The format is probably good enough to come back next year, but no sooner. And is it alarmingly similar to the quiz round before they get to the briefcases on Millionenjacht? Top game show commentator Nick Gates explained it all last year; since he took the pictures, not two but six people have faced off in a mechanic he explained in text. And doesn't the US Deal Or No Deal logo (same page) look remarkably like the Poker Face logo? Nick also suggested giving the contestants a grand or two for turning up, which would really add some spice to the opening round or two - on a show that hypes up its promise to give away one million pounds by Sunday, it's hard to get excited over £1500.

By Friday night, this column found the show decently interesting. Ultimately, the format feels closest to prime-time The People Versus - there's a great show in there, but it's buried beneath one trapping too many, and in need of further work to become really great. Strip out the references to poker, run it in the troubled 5.30 slot for a month and build up to a big prime-time final. This column rather liked prime-time TPV, so we'll deem PokerFace just about an ITV Prime-Time Hit. And that instantly makes it the best thing the channel's produced in prime-time this decade.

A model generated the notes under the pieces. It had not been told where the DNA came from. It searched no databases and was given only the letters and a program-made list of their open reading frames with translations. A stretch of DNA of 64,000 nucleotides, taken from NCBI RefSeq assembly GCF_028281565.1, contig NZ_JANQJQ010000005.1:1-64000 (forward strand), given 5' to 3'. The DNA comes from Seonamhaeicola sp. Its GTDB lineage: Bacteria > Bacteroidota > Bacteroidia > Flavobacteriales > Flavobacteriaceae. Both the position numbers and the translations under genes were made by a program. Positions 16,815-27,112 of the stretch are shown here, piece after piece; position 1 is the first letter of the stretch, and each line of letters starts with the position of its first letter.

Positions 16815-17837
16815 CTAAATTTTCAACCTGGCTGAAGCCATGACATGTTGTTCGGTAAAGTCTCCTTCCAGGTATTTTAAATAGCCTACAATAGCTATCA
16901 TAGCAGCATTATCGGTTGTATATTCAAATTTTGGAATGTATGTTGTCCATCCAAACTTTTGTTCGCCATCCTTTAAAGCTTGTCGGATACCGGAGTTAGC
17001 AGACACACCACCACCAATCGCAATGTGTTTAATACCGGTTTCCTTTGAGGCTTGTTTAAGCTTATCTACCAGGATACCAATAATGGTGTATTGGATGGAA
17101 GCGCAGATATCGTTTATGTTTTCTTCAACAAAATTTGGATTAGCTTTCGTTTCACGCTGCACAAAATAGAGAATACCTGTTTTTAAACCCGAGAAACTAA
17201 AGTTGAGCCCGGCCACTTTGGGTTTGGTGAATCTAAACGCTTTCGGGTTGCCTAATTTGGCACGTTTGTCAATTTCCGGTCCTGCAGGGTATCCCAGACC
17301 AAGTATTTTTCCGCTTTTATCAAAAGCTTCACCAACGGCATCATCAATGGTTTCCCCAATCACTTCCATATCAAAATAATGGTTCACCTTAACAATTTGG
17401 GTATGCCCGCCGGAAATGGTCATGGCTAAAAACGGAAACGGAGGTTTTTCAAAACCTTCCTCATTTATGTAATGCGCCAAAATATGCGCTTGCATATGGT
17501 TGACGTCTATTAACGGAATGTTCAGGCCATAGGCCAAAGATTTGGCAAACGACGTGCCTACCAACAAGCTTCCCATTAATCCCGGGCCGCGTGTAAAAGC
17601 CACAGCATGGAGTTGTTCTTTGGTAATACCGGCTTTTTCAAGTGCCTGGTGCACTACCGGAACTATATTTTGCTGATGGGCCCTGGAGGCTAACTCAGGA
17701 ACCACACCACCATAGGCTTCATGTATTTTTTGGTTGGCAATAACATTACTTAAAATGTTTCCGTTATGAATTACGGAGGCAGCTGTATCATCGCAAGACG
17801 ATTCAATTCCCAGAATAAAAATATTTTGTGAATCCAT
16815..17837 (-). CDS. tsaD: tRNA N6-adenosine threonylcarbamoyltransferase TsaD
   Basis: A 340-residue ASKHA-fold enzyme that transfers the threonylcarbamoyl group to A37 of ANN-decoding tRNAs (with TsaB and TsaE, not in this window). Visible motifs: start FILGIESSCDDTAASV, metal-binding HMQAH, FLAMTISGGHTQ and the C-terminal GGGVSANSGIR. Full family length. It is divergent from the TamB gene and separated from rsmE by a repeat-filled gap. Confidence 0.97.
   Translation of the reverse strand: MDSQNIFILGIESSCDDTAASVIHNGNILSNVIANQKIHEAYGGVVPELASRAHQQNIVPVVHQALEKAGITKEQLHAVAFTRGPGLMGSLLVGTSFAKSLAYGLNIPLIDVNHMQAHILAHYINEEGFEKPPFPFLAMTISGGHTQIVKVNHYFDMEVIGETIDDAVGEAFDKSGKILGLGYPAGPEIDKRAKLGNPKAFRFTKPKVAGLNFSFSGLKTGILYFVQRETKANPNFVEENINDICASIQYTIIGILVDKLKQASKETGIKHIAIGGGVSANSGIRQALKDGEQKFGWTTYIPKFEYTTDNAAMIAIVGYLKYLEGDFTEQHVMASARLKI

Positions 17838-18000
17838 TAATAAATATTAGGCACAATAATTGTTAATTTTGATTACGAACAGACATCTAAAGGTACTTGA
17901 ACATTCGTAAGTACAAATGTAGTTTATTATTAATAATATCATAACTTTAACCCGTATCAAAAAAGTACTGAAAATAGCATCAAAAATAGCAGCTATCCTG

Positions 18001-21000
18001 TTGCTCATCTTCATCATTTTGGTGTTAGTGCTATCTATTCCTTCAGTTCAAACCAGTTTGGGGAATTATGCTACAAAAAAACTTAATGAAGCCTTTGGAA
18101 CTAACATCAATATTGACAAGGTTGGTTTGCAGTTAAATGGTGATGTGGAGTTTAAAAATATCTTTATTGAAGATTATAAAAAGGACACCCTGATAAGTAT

The ratings were poor on Tuesday, but have been improving night-on-night since. These are, of course, only provisional figures, we'll not have accurate results for two weeks. Still, if the ratings continue to dip, maybe ITV will schedule more over-excited Geordie grannies discussing their favourite artists and shouting "Pollocks".


First round, episode 15

The last Thursday episode for the moment, and we see that John Humphrys has inherited the Angus Deayton Memorial Brown Suit. It doesn't suit him. It suits no-one.

Vivienne Radfar will discuss the History and Culture of Arabic Dance. She is wearing a jacket so red that she would blend neatly into the Full Stops set. Her performance is far better, 15 (1) sets the standard.

Derek Woolley will be discussing Charlton Athletic Football Club; like Mr Woolley, they play in bright red. And, like the team, he's playing top-flight football tonight - 14 (0).

Ashok Venkatesh has the Life and Fictional Work of Jorge Luis Borges. He's turned up in a bright blue shirt, and scores 11 (1).

Douglas Whitehead has the History of Firearms 1300-1900. He's appearing in a natty dark purple suit, and has a very attractive 13 (2) score.

There are two things wrong with the current Mastermind format. First, it's way too long. Twenty-four heats tax the patience of even the most patient, and that makes for an awful lot of disappointing heats. Second, when we do get a great heat, like this week, we know that the losers will go out, and less deserving winners will progress.